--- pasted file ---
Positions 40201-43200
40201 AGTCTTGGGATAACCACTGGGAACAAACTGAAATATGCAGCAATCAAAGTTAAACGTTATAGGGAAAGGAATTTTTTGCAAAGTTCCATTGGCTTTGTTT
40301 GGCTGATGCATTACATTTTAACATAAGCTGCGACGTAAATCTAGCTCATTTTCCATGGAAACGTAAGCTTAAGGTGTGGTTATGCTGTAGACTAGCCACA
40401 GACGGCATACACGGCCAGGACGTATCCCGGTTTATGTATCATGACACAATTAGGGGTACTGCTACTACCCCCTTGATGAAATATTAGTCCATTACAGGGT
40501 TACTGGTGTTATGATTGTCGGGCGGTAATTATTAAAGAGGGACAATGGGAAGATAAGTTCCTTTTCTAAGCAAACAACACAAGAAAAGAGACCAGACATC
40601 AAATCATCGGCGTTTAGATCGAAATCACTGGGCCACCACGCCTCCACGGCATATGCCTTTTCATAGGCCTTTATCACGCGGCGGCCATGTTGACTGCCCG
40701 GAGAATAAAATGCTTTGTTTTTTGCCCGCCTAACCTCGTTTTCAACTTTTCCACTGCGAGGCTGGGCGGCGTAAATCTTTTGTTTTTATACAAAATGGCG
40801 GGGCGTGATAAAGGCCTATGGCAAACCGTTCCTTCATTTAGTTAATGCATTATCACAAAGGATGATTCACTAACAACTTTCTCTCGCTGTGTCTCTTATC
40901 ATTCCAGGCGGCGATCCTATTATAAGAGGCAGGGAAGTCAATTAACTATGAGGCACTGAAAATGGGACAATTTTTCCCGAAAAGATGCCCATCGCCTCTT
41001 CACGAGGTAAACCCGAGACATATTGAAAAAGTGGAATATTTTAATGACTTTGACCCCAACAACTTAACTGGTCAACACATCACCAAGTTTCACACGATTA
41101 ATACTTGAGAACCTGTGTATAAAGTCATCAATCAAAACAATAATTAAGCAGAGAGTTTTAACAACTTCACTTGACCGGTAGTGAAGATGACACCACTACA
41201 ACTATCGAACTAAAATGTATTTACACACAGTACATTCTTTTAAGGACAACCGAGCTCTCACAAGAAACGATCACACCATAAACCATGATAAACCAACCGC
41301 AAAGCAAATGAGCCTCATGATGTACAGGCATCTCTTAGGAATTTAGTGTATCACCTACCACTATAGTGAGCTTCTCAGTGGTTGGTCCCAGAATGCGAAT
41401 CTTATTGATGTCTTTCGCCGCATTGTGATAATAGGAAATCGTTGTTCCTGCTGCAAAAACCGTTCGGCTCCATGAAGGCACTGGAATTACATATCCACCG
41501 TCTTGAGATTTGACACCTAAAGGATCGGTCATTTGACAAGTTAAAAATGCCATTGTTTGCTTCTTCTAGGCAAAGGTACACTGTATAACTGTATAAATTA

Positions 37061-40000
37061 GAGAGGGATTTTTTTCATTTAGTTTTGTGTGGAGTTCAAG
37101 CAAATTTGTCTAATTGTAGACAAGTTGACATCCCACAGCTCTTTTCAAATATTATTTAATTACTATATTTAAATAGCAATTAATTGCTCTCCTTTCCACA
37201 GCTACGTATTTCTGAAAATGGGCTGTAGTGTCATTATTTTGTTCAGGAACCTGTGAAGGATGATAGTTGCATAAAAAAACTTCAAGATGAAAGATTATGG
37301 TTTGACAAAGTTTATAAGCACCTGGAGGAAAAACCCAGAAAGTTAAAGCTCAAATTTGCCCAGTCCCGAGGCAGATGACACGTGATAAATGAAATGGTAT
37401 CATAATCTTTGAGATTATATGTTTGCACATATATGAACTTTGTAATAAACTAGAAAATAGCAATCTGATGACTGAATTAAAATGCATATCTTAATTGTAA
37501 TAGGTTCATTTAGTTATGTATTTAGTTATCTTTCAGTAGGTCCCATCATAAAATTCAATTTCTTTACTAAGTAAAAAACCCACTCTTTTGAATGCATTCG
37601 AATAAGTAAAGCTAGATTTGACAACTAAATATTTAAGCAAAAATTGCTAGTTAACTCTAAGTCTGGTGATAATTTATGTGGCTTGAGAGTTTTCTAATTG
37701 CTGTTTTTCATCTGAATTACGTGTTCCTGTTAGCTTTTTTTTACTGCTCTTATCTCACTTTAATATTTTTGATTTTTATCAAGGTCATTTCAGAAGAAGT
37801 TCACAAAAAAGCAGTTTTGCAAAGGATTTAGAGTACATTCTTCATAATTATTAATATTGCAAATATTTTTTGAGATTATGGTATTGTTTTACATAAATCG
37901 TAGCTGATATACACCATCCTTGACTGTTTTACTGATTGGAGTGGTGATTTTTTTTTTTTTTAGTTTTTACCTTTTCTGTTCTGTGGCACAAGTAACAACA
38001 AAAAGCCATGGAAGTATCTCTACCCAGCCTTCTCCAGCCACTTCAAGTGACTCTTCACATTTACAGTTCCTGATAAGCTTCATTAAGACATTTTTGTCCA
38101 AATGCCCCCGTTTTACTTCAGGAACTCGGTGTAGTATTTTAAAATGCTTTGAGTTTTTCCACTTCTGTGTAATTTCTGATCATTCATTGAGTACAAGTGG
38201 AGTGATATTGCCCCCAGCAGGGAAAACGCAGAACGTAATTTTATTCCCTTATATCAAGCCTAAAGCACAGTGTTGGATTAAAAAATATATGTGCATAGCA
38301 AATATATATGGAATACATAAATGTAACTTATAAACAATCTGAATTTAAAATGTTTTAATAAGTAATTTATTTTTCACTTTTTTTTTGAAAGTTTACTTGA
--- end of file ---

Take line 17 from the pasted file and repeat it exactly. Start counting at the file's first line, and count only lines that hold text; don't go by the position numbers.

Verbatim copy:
37061 GAGAGGGATTTTTTTCATTTAGTTTTGTGTGGAGTTCAAG